There's plenty of it. Although silk is an expensive material, there is still a lot of silk that is not used in textile production. All the silk that isn't used in textile production is turned into a technology material that justifies its cost. China and India are the main producers of silk. This means that we must transport this material between countries if we wish to use it en masse. This has a huge environmental impact. The goal is to develop synthetic silk that can easily be made locally and sustainably.

This technology will soon be available in supermarkets.

It all depends on the regulations in the countries as well as the fact that the company has limited resources. This technology is currently licensed to be used in the United States and Mexico. This year, the first products with silk coatings will be available on the American market. As the company grows, we'll be focusing on other countries like Canada and then moving to Europe.

-- Which other silk applications are your current projects?

Smart labels are being developed to increase food safety at both the consumer and supply chain levels. Many foods have an extremely conservative expiration date. This means that many food items are thrown out after they expire. This also leads to food waste. This label features a microneedle, which extracts fluids from food. It then performs a chemical reaction on the back of the food that displays the pink color if the food is contaminated (the food will need to be disposed off) or the blue color if the food is in good condition. This will allow us to eat food that is still safe, even after the expiration date.

This label can also be used in the supply chain to verify that the food is of high quality. To avoid contamination, supermarkets may throw away whole batches of food when they are alerted for Listeria monocytogenes. This can lead to a lot more food being thrown away than may be necessary. This label allows you to track which foods have come into contact with the pathogen, and reduce food waste. This technology is still in development, but we expect to be able launch it within the next 3-5 years.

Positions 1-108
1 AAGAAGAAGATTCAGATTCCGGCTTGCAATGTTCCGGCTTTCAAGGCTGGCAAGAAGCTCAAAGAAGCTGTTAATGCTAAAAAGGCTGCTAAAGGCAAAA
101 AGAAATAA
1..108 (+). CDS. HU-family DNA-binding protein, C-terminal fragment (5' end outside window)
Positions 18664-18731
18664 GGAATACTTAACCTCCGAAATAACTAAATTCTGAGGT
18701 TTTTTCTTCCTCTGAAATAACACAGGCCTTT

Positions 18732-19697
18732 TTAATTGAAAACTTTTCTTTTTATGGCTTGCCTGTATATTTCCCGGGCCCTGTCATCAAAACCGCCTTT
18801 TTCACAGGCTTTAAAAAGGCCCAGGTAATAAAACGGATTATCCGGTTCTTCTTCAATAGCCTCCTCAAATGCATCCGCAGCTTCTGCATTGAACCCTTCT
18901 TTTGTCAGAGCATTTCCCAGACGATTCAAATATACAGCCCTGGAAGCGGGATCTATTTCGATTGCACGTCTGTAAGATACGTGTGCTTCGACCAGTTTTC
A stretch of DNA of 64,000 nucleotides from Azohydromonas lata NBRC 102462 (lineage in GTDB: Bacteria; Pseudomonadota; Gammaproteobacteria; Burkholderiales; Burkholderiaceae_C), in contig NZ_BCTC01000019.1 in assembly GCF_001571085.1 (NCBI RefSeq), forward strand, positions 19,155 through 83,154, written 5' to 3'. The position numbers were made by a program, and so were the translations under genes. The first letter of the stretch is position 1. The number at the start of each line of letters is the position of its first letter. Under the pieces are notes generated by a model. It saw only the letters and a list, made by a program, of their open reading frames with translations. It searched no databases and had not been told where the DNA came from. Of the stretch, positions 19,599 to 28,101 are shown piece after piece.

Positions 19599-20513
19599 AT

How can these new uses of the material impact the climate crisis?

Climate change is a broad problem that has many influences. One of these factors is food. About 20% of the greenhouse gases are produced by agriculture and food. A third of the food we make does not reach the tables. After the USA and China, food waste is the third-largest producer of greenhouse gases. It has a significant environmental impact. It has a significant social impact as well, as we have nearly a billion people who struggle to eat and are constantly wasting food that could be used to feed them all.

Although biomaterials like silk have the potential to solve these problems, their application has largely remained in veterinary or human medicine. My lab's research approach is to change that perception. This means that food waste must be addressed as soon as possible. I believe that technology can help to reduce its impact.

However, I hope that technology will have a positive effect on food culture in some countries, and consequently, their health. In the United States, for example, large portions of the population live in areas that only sell processed foods. This is because they don't have access to fresh food and they spoil quickly. They lose money when they sell. This could be changed by silk's ability extend shelf life.

What does it feel like to be the first recipient of this award?

This is a fantastic opportunity because there aren't many Academy awards that recognize entrepreneurship. The entrepreneurial environment in Academy is also very favorable, especially for graduate students who wish to start their own business and put their inventions and research into practice in real life. I hope this award will inspire others materials scientists to use their technology in agri-food systems.